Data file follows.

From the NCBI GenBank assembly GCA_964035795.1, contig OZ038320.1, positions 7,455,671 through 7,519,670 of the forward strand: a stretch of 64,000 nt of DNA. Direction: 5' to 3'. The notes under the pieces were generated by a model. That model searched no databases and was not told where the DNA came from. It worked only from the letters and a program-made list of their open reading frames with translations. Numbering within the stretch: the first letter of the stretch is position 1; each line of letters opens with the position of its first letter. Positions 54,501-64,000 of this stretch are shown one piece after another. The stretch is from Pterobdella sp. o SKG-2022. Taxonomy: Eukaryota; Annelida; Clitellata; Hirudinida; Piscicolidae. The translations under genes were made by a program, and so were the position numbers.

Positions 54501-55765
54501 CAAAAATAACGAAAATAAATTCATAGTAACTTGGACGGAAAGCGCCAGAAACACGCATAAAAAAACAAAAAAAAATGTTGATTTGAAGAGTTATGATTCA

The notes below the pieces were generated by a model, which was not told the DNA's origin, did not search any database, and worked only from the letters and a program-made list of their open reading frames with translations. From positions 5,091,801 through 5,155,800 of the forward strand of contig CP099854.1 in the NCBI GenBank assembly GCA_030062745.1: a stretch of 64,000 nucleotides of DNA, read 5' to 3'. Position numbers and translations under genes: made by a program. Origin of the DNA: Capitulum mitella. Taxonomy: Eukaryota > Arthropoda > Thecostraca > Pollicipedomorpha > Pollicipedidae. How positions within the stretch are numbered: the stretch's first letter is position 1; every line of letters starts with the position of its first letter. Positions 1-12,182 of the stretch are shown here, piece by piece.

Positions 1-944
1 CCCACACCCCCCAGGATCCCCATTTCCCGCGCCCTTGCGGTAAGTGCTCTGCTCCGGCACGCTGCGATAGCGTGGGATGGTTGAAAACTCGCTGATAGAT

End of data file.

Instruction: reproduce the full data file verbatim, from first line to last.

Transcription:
From the NCBI GenBank assembly GCA_964035795.1, contig OZ038320.1, positions 7,455,671 through 7,519,670 of the forward strand: a stretch of 64,000 nt of DNA. Direction: 5' to 3'. The notes under the pieces were generated by a model. That model searched no databases and was not told where the DNA came from. It worked only from the letters and a program-made list of their open reading frames with translations. Numbering within the stretch: the first letter of the stretch is position 1; each line of letters opens with the position of its first letter. Positions 54,501-64,000 of this stretch are shown one piece after another. The stretch is from Pterobdella sp. o SKG-2022. Taxonomy: Eukaryota; Annelida; Clitellata; Hirudinida; Piscicolidae. The translations under genes were made by a program, and so were the position numbers.

Positions 54501-55765
54501 CAAAAATAACGAAAATAAATTCATAGTAACTTGGACGGAAAGCGCCAGAAACACGCATAAAAAAACAAAAAAAAATGTTGATTTGAAGAGTTATGATTCA

The notes below the pieces were generated by a model, which was not told the DNA's origin, did not search any database, and worked only from the letters and a program-made list of their open reading frames with translations. From positions 5,091,801 through 5,155,800 of the forward strand of contig CP099854.1 in the NCBI GenBank assembly GCA_030062745.1: a stretch of 64,000 nucleotides of DNA, read 5' to 3'. Position numbers and translations under genes: made by a program. Origin of the DNA: Capitulum mitella. Taxonomy: Eukaryota > Arthropoda > Thecostraca > Pollicipedomorpha > Pollicipedidae. How positions within the stretch are numbered: the stretch's first letter is position 1; every line of letters starts with the position of its first letter. Positions 1-12,182 of the stretch are shown here, piece by piece.

Positions 1-944
1 CCCACACCCCCCAGGATCCCCATTTCCCGCGCCCTTGCGGTAAGTGCTCTGCTCCGGCACGCTGCGATAGCGTGGGATGGTTGAAAACTCGCTGATAGAT